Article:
Fetlock varus: foot trimmed medially and extension applied laterally.
Indicated for severe deviations or poor response to conservative therapy.
Growth acceleration (concave side of limb): periosteal stripping. Performed < 4 mths for carpus, and < 4 wks for fetlock.
Growth retardation (convex side of limb): transphyseal bridging. Performed < 6-10 mths for carpus, and < 2-5 mths for fetlock
Corrective osteotomy/ostectomy: ceases bone growth.
Cut-off points for therapy
Conservative management: < 10 degree deviation
Surgical management: > 10 degree deviation, generally done at 2-3 mths but can wait longer
Conservative management: < 5 degree deviation
Surgical management: > 5 degree deviation, generally done at 1-2 mths
Flexural deformities: deviation in the sagittal plane (judged from the side)
Typically contractures (congenital or acquired)
Congenital usually carpus/tarsus and fetlock joints, but are relatively uncommon
Acquired much more common. Typically occur at 6 & 18 mths (growth spurt points) due to disproportionate bone/tendon growth.
Clinical presentation of acquired deformities
"Clubfoot": steep dorsal hoof wall. Due to DDFT contracture.
Conservative treatment if < 90 degrees.
Fetlock flexion: SDFT contracture but DDFT may be involved.
Stage 1 (dorsiflexion with occasional knuckling) and stage 2 (permanent knuckling) deformities.
Conservative if < 90 degrees: meloxicam & high-dose oxytet, inferior check desmotomy, dorsal shoe extension. Good prognosis.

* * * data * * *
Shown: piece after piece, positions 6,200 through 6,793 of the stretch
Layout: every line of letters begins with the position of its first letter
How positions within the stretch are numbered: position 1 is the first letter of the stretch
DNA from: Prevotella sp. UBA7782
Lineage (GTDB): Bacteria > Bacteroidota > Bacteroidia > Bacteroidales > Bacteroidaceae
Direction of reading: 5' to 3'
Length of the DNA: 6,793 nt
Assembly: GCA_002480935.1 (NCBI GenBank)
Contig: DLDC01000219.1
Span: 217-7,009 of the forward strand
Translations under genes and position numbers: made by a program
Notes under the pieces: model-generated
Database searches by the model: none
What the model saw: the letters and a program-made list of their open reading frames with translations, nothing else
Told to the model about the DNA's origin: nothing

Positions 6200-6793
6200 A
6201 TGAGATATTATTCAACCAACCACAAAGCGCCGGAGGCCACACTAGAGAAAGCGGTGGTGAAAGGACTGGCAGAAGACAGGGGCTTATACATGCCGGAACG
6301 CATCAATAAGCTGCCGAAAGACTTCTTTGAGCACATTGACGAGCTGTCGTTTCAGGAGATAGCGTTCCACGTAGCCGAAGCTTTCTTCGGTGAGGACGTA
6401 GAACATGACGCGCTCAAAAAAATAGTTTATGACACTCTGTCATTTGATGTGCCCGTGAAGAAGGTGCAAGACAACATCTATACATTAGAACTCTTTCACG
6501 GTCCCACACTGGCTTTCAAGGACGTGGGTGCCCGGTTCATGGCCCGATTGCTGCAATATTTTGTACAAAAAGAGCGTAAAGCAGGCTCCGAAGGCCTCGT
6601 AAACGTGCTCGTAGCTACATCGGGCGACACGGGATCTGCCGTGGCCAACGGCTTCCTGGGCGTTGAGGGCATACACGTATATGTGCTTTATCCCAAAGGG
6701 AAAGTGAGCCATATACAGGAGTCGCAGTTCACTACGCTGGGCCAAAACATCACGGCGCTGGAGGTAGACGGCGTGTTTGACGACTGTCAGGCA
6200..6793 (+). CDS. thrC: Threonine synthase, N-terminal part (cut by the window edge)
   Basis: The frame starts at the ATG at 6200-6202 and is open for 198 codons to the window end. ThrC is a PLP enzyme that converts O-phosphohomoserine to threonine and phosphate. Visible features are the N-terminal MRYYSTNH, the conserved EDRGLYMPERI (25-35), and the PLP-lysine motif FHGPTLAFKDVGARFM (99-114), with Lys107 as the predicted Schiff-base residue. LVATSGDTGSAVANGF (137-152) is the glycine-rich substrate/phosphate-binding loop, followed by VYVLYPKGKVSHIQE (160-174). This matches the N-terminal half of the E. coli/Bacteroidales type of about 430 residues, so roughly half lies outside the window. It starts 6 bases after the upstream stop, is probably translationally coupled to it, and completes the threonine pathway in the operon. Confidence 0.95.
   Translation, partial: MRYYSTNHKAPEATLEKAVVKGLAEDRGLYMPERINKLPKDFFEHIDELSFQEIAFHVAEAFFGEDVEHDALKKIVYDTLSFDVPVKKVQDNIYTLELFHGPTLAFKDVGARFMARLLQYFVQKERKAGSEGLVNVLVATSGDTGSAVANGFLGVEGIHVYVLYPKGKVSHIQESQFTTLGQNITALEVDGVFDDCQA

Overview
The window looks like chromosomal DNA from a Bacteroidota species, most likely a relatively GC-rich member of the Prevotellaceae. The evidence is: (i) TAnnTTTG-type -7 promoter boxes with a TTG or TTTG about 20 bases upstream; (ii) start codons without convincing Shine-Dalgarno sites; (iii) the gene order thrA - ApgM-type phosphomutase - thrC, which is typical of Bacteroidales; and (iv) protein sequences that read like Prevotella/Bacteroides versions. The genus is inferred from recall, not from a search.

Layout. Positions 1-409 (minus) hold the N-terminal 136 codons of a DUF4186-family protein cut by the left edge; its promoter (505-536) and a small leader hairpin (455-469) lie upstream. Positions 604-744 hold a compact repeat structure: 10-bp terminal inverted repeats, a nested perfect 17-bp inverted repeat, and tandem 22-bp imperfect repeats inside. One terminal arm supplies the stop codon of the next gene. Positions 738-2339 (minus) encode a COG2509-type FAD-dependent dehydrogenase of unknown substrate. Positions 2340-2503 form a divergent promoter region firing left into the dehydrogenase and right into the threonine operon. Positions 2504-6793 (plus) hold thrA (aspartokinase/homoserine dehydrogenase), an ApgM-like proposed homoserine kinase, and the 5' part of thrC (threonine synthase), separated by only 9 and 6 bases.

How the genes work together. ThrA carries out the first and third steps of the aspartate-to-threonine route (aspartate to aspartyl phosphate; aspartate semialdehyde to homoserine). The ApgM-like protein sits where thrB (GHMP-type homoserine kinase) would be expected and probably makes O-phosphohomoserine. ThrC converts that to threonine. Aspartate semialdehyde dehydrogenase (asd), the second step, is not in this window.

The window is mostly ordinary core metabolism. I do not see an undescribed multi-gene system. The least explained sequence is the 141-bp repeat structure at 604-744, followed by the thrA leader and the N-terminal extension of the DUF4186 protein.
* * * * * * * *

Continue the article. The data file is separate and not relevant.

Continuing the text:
Stage 1 deformities: meloxicam, physio, heel wedged shoes, splints to extend fetlock.
Stage 2 deformities: meloxicam, superior/inferior check desmotomy.
Usually haematogenous spread of bacteria, but may be due to focal infection (e.g. umbilical remnants). Usually Enterobacteriaceae, Strep and Staph.
Rich and slow blood flow through developing physes/epiphyses provides optimal conditions for bacterial seeding. Results in bone/cartilage necrosis.
Acute, rapidly progressing moderate/severe lameness, joint swelling/periarticular soft tissue swelling.
Fracture, foot abscess, trauma. Treat as septic arthritis until proven otherwise.
TP 30-60 g/L (turbid)
Neuts > 90%
NCC 20-150 x 10^9/L
False negatives early on. If no evidence of boney involvement, re-image 7-10 days later.
Pen/Gent (oxytet is an alternative, esp if osteomyelitis). Treat for 1 wk post-clinical signs.
3-5 L of sterile Hartmann's per joint. Can be done with sedation/GA, but best done using an arthroscope.
Box rest with limb bandaging
Aggressive treatment of concurrent/primary disease (e.g. endotoxaemia, septicaemia)
High risk foals predisposed
Incomplete cuboidal ossification
Due to perinatal (IUGR, premature/dysmature, twins) and/or developmental (abnormal loading, trauma).
Treatment involves confinement, splints and/or casts.
Inflammation of growth plates (physitis)
Multifactorial (genetics, nutrition, exercise, obesity, toxicoses)
Commonly affects distal radius, tibia, Mc(t) III, or proximal P1.
Treatment as per conservative osteochondrosis management